ATLANTA — It’s Election Day across parts of Georgia, and Tuesday was the first big test of the state’s new election rules. Counties in metro Atlanta had few issues.
Fulton County officials told Channel 2 investigative reporter Justin Gray that the problems they saw Tuesday morning at a couple of polling places are the types of issues that have led to huge lines in the past.
But this time, they say poll workers followed their procedures and quickly switched to emergency paper ballots so that voting never stopped.
[REAL-TIME RESULTS: Georgia 2021 Election Results]
Fulton County elections officials said voting was light but steady across the county.
“There have been no significant lines today,” Fulton County Elections Director Richard Barron said.
Channel 2′s cameras were there as voters used emergency paper ballots at the Birdine Community Center in southwest Atlanta Tuesday morning.
The same thing happened in Sandy Springs at North Springs High School. In both cases the poll pads that allowed voting machines to work weren’t delivered.
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“I asked someone, ‘Are you all ready for us to come in?’ and someone at the desk hands me a provisional ballot and says, ‘You can only vote a provisional ballot.’I said, ‘No, ma’am,’” voter Ashlee Lewis said.
But county election leaders say that was proper procedure and kept the polls open.
That was something that did not happen in June 2019 when county leaders say poll workers struggled with what to do when there were equipment problems leading to huge lines.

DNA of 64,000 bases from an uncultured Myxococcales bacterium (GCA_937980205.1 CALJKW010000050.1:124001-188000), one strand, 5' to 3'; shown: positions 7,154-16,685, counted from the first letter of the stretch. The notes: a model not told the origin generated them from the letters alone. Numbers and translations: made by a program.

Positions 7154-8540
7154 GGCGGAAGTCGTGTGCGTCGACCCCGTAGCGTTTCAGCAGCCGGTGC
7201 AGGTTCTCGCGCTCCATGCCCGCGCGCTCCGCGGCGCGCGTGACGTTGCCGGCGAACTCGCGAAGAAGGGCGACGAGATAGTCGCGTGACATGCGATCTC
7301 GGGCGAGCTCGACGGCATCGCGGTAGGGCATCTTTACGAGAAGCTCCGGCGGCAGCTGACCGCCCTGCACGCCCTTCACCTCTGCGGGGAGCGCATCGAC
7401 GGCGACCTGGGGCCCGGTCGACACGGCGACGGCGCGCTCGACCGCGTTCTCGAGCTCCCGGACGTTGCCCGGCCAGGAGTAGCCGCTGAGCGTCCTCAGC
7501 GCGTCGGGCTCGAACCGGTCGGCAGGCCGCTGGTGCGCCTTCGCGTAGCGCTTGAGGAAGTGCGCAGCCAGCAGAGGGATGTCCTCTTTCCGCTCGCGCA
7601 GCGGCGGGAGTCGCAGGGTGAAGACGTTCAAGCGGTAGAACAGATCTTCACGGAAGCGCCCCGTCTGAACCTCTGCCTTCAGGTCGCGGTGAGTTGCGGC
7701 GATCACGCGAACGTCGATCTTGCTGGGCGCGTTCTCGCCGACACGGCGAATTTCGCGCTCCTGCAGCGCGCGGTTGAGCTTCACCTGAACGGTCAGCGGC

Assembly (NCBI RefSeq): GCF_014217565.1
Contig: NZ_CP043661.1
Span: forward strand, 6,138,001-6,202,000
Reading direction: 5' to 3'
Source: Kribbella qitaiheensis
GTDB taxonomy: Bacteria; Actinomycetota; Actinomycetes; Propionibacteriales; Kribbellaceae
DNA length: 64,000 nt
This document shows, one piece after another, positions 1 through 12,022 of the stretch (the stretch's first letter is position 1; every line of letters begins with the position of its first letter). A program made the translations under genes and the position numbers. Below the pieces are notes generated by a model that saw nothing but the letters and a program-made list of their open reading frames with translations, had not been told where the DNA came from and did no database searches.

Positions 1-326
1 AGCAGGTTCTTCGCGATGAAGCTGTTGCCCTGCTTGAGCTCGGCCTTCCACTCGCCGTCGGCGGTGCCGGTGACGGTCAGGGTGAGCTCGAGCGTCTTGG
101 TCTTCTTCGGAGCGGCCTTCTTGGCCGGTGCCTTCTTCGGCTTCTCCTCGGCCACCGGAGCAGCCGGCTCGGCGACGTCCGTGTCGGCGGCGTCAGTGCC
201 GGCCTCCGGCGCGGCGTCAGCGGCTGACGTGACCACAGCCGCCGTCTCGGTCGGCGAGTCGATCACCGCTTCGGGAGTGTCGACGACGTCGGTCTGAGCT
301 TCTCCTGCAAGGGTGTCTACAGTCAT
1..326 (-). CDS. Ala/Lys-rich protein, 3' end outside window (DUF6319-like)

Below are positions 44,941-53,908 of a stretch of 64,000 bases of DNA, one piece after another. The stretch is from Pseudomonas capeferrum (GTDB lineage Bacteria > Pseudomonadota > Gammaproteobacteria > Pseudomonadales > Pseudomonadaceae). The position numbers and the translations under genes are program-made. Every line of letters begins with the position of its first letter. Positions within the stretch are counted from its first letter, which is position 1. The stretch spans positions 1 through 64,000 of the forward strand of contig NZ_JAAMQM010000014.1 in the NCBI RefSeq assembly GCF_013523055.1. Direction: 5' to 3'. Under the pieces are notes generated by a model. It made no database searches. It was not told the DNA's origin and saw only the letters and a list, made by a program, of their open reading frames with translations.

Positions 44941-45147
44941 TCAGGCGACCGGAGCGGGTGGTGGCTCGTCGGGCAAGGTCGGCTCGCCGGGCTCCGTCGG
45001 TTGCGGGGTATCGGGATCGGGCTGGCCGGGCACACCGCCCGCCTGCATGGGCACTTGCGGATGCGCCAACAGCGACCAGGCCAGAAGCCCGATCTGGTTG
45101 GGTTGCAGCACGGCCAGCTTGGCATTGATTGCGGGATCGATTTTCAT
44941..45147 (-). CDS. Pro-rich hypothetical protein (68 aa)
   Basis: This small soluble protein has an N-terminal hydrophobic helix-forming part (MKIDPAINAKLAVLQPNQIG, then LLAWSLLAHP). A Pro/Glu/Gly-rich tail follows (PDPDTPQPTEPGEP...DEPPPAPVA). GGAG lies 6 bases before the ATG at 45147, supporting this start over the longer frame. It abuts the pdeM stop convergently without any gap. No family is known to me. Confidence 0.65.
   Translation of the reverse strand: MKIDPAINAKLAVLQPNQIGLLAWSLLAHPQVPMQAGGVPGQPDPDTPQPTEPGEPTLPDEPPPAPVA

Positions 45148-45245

“There’s never going to be a perfect election. I say that over and over again. But we have our people trained, and whenever there is a problem, we react immediately to solve the problem and that’s what’s happened today,” Fulton County Commission Chair Robb Pitts said.
Fulton County is under increased pressure this Election Day from the new state election law, SB 202, which allows state takeovers of failing county election divisions.
The state election board has ordered a performance review of Fulton County.
“The performance review panel is actually here today. I’ve met with two of them today and they’ll be monitoring today,” Barron told Gray.
While most polls across the state close at 7 p.m., voters in Atlanta have an extra hour, until 8 p.m.
Officials say that could make it challenging to meet another new requirement of SB 202, that they get the number of total votes counted to the state by 10 p.m.
County officials told Gray they hope to have the numbers on the Atlanta mayor’s race by midnight.
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